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Saturday, May 12, 2007

The UK Met Office and research into climate change

As a follow up to my last post I have just checked the link on this blog to the UK Met Office and its Hadley Centre and note that they have provided detailed notes on the several areas of complaint against ill informed comment of the kind seen in the Channel 4 programme:
Here is a link to the relevant Met Office / Hadley Centre web page:

It seems sensible for all of us to look for reliable sources of factual information when we are forming our own opinions on such important issues.
We should be considering the future of our world in the same way as Bill Shankley once described the game of football at Liverpool FC. "It not a matter of life and death , its more important than that".

The web site deals with what they describe as common myths.

Myth 1 - Ice core records show that changes in temperature drive changes in carbon dioxide, and it is not carbon dioxide that is driving the current warming.

The bottom line is that temperature and CO2 concentrations are linked. In recent ice ages, natural changes in the climate (due to orbit changes for example) led to cooling of the climate system. This caused a fall in CO2 concentrations which weakened the greenhouse effect and amplified the cooling. Now the link between temperature and CO2 is working in the opposite direction. Human-induced increases in CO2 is enhancing the greenhouse effect and amplifying the recent warming.

Myth 2 - Solar activity is the main driver of climate change.

The bottom line is that changes in solar activity do affect global temperatures. However, what research also shows is that increased greenhouse gas concentrations have a much greater effect than changes in the Sun’s energy over the last 50 years.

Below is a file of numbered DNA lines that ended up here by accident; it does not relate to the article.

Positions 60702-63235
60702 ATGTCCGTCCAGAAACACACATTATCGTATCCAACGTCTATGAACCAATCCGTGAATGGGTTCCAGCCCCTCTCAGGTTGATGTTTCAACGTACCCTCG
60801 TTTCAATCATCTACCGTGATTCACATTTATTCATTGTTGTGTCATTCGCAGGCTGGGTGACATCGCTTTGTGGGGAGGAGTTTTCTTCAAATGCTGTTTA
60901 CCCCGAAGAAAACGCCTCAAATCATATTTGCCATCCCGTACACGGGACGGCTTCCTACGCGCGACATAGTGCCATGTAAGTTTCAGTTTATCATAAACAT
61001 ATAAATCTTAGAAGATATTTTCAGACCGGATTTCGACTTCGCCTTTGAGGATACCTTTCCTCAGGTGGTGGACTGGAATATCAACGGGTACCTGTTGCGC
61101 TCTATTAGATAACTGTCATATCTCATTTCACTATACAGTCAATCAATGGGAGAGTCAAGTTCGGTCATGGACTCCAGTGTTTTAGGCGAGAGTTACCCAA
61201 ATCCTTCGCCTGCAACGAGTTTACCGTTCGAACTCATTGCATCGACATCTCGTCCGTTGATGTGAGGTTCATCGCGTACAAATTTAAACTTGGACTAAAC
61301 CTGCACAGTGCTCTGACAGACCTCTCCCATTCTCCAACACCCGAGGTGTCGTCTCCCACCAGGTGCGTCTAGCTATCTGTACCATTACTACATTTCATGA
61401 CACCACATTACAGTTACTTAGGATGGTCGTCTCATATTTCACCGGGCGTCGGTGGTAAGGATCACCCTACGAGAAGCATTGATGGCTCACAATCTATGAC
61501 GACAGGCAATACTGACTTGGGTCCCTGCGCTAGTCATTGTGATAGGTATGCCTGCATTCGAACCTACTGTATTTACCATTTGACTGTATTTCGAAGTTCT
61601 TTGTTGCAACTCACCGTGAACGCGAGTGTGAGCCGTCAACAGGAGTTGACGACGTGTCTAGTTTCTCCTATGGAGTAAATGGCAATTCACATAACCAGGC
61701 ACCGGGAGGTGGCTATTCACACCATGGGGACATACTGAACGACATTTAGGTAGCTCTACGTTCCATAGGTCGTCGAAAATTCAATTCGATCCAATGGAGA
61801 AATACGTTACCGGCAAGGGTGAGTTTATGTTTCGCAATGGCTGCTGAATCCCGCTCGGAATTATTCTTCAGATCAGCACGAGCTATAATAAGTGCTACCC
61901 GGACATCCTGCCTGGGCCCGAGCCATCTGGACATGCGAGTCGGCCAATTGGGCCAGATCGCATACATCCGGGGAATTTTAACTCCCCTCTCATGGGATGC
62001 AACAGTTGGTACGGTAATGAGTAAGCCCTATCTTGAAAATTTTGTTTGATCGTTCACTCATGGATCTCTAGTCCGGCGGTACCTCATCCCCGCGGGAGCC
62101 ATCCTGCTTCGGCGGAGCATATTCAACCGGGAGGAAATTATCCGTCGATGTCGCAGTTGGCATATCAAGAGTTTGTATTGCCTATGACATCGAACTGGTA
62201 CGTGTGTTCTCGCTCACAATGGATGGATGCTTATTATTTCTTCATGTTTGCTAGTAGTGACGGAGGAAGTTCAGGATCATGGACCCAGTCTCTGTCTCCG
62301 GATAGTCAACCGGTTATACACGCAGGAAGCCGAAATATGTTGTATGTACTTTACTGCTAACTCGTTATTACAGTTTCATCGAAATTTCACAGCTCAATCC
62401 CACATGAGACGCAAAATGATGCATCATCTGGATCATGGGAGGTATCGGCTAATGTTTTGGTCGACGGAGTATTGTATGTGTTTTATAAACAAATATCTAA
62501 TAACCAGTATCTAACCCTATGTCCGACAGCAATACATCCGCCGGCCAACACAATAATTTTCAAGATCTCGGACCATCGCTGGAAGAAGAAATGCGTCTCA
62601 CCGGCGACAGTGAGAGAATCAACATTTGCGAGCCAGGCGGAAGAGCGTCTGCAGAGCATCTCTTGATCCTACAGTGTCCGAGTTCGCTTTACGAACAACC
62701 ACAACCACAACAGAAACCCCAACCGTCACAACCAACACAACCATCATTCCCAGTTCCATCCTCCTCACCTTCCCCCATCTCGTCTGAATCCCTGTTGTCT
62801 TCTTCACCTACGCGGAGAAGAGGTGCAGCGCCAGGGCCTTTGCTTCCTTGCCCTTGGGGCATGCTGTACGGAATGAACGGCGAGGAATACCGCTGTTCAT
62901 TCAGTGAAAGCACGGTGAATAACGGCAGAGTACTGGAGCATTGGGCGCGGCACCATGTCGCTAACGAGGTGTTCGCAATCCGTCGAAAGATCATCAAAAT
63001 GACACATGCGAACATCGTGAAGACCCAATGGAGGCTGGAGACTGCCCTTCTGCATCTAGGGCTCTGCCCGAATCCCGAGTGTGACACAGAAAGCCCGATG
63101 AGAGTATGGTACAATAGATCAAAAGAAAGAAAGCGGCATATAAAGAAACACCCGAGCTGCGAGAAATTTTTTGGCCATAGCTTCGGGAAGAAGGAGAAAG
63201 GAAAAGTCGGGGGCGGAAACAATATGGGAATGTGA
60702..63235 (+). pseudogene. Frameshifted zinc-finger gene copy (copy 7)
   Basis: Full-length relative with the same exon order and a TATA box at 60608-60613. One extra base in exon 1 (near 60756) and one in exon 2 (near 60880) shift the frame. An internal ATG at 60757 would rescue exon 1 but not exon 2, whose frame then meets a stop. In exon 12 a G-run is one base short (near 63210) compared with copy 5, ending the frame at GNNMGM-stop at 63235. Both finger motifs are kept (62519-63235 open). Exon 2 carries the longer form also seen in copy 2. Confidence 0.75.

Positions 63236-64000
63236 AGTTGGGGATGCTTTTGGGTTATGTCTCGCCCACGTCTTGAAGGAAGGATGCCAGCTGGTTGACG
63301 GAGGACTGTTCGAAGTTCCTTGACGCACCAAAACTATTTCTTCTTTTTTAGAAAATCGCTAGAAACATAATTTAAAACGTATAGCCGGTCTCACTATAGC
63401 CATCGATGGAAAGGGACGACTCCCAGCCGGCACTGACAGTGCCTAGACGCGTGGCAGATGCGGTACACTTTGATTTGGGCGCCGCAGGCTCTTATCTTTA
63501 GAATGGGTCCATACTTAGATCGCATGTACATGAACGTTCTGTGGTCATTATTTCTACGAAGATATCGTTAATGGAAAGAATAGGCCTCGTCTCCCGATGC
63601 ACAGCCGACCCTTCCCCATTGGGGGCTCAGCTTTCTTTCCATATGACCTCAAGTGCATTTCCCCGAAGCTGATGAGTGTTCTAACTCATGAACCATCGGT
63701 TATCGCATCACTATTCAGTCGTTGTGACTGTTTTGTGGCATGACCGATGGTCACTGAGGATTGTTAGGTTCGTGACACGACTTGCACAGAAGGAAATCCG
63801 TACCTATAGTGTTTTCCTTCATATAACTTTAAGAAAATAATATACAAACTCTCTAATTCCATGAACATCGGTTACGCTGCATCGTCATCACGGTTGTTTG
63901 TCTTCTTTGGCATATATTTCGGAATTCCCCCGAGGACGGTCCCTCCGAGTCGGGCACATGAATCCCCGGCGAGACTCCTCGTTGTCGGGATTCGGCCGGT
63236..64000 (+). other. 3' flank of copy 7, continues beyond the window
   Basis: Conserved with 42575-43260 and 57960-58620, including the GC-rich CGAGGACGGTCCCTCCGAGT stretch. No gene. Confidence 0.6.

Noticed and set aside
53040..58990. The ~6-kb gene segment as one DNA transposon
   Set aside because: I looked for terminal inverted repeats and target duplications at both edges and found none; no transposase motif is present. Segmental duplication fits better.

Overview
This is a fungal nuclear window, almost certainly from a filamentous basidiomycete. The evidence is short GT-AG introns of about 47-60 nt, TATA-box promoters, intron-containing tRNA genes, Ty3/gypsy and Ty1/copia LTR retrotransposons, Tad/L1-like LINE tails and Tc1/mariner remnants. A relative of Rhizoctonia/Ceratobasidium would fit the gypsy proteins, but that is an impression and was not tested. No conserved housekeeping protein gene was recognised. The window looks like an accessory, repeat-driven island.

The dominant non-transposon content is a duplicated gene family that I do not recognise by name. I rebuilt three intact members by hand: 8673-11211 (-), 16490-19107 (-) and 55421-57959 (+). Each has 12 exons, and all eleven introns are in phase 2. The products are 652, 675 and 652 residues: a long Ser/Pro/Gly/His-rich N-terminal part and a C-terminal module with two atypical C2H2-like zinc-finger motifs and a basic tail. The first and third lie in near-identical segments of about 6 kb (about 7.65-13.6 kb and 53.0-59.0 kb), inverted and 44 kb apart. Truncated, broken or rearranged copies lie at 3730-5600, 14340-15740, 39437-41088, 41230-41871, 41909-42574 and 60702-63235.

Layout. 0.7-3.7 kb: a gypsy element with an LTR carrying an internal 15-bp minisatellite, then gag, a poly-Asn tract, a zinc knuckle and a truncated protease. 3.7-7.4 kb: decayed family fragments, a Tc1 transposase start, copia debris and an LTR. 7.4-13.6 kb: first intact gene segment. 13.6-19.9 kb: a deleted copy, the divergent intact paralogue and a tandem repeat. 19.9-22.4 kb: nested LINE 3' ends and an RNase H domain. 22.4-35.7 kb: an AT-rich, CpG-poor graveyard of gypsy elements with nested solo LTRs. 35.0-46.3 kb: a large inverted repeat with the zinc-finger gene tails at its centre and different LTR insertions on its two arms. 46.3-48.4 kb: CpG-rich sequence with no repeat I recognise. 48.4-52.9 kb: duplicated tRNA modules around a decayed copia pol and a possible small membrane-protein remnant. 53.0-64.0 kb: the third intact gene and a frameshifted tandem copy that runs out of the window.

Myth 3 - There is less warming in the upper atmosphere than at the surface which disproves human-induced warming.

The bottom line is that observations are now consistent with increased warming through the troposphere.

Myth 4 - The intensity of cosmic rays changes climate.

The bottom line is, even if cosmic rays have a detectable effect on climate (and this remains unproven), measured solar activity over the last few decades has not significantly changed and cannot explain the continued warming trend. In contrast, increases in CO2 are well measured and its warming effect is well quantified. It offers the most plausible explanation of most of the recent warming and future increases.

Myth 5 - Climate models are too complex and uncertain to provide useful projections of climate change.

The bottom line is that current models enable us to attribute the causes of past climate change and predict the main features of the future climate with a high degree of confidence. We now need to provide more regional detail and more complete analysis of extreme events.

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